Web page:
A point frequently raised is that individual customer protection should be made available on an optional basis. There are questions as to how such a model could be implemented, and how the costs imposed by a customer obtaining individual protection could be attributed to—and charged to—that customer. For example, in the “Full Physical Segregation” and “Legal Segregation with Commingling” models discussed above, a significant portion of the marginal costs may arise from the fact that the collateral posted by the opting-out customer would not be available in the event of a default caused by other customers of the same FCM. How could a payment by the opting-out customer be used to address the changes to the DCO's default management structure that would be attributable to that opting out? Considered from another perspective, how much cost would be avoided from an optional as contrasted to a mandatory implementation of each of the models above? Also, what would be the effect on customers of an FCM in bankruptcy if different DCOs of which the FCM was a member adopted different voluntary models? If a marketplace in which varying models were in use was otherwise desirable, what changes to the Regulation Part 190 rules regarding bankruptcy account classes could or should be made to accommodate such variety?
3. Moral Hazard: Customers risk-managing their FCMs:
Another point frequently raised is that customers should risk-manage their FCMs, and provide market discipline by doing business with FCMs that pose less risk. DCOs already monitor the eligibility of their members, supervising the member's risk relative to collateral and capital, and considering members' risk management. The Commission is aware of concerns that, if the risk that customers will lose swaps collateral posted at an FCM is minimized, there will be less incentive for FCMs to maintain capital in excess of the minimum levels required by the Commission and the DCOs of which such FCMs are members. These concerns lead to a number of questions:
a. To what extent would each model lead to moral hazard concerns? How, if at all, could such concerns be addressed?
b. Are the capital requirements currently imposed by the Commission on FCMs and by DCOs on their clearing members sufficient? If not, what steps should DCOs or the Commission take to address this insufficiency?
c. Do the rules and procedures of DCOs currently provide adequate tools and incentives for DCOs to supervise their clearing members so as to mitigate the risk of default? If not, what steps should DCOs or the Commission take to address this inadequacy?
In analyzing costs, the Commission needs to consider the additional cost incurred by customers risk-managing their FCMs on an initial and ongoing Start Printed Page 75166basis. This leads to a number of questions:
d. What information would each customer need, on an initial and an ongoing basis, to effectively manage the risk posed by fellow-customers at an FCM?
e. What information should be provided to each customer regarding the FCM's risk management policies, and how those policies are, in fact, implemented with respect to other customers, on both an initial and ongoing basis?
f. What information should be provided to each customer regarding fellow-customer risk, on both an initial and ongoing basis?
g. What is or would be the cost, per customer, on an annualized basis, of conducting this risk management?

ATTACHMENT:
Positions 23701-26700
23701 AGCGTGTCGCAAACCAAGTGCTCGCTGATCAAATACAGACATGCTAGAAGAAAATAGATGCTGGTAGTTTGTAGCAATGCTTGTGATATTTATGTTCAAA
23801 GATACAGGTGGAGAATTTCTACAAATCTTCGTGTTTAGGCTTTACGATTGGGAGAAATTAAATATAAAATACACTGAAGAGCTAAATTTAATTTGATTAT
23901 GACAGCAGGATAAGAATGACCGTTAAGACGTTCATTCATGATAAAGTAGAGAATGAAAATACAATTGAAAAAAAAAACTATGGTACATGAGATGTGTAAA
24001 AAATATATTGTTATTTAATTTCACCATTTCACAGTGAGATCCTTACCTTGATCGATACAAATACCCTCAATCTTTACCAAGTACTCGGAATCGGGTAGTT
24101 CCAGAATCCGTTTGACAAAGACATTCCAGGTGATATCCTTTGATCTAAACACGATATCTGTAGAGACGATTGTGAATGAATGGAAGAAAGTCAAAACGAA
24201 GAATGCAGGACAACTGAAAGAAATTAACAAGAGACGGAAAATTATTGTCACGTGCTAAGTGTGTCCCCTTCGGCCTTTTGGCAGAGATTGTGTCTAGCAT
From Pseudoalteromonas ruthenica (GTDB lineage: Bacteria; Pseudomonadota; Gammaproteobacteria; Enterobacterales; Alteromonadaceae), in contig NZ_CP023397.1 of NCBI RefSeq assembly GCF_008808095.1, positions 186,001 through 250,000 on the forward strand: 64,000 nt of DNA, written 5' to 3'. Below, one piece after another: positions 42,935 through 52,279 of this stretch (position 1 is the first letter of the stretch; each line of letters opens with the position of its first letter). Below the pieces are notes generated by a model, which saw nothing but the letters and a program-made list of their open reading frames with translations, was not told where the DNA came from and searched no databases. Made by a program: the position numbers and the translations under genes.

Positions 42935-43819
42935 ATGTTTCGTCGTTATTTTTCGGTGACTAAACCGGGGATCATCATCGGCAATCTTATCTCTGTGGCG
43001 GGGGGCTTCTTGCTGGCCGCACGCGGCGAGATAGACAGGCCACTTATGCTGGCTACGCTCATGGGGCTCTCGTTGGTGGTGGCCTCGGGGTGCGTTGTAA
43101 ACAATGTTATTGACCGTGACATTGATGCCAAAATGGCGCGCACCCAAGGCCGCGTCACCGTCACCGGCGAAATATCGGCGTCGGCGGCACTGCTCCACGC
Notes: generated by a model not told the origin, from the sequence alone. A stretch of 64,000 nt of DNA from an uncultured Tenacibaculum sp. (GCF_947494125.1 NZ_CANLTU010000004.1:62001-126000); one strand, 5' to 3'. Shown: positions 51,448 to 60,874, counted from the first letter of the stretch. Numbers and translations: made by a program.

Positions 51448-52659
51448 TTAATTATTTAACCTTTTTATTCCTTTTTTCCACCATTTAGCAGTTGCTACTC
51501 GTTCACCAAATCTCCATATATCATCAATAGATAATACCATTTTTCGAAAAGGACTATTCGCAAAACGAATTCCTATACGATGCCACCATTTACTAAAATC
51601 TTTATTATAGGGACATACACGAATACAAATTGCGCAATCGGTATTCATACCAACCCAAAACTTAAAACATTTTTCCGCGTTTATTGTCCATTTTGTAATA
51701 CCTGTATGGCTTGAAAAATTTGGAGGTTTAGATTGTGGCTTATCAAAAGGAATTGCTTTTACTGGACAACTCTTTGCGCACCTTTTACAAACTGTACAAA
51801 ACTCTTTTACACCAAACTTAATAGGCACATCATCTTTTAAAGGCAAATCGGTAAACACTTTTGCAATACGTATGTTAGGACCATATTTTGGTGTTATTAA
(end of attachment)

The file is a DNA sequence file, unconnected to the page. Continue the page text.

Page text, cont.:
h. What is or would be the cost to the industry as a whole, on an annualized basis, of customer-conducted FCM risk management?
V. Other Questions
1. Did Congress evince an intent as to whether the Commission should adopt any one or more of these models?
How do commenters view Interpretation 85-3, and how should it inform the rulemaking on segregation of collateral for cleared swaps customers? (A copy of this interpretation is attached as an appendix to this Request for Comment.)Start Signature
Issued in Washington, DC, on November 19, 2010, by the Commission.
David A. Stawick,
Secretary of the Commission.
Interpretative Statement, No. 85-3, Regarding the Use of Segregated Funds by Clearing Organizations Upon Default by Member Firms. (OGC Aug. 12, 1985)
Use of Segregated Funds by Clearing Organizations Upon Defaults By Member Firms
The rights of a clearing organization to make use of margin funds deposited by a clearing member firm that has defaulted on an obligation to the clearing organization are defined by the rules and by-laws of the clearing organization subject to limitations imposed by the Commodity Exchange Act (“Act”) and the rules and regulations promulgated thereunder, 17 CFR 1, et seq. (1984). Clearing organization rules and by-laws commonly provide that upon the failure of a member firm to satisfy an obligation owed the clearing organization, the clearing organization may use all margin funds and property of the member firm within the clearing organization's custody to satisfy the firm's obligations to the clearing organization. In our view, Section 4d(2) of the Act does not preclude the clearing organization from applying all margin deposits of a defaulting firm to discharge such firm's obligations on behalf of the customer account for which they were deposited with the clearing organization. The clearing organization may be precluded from exercising such rights in limited circumstances, however, by reason of its knowledge of or participation in a violation of the Act or other provision of law by the defaulting firm or other parties that renders its rights to such funds inferior to those of the clearing firm's customers.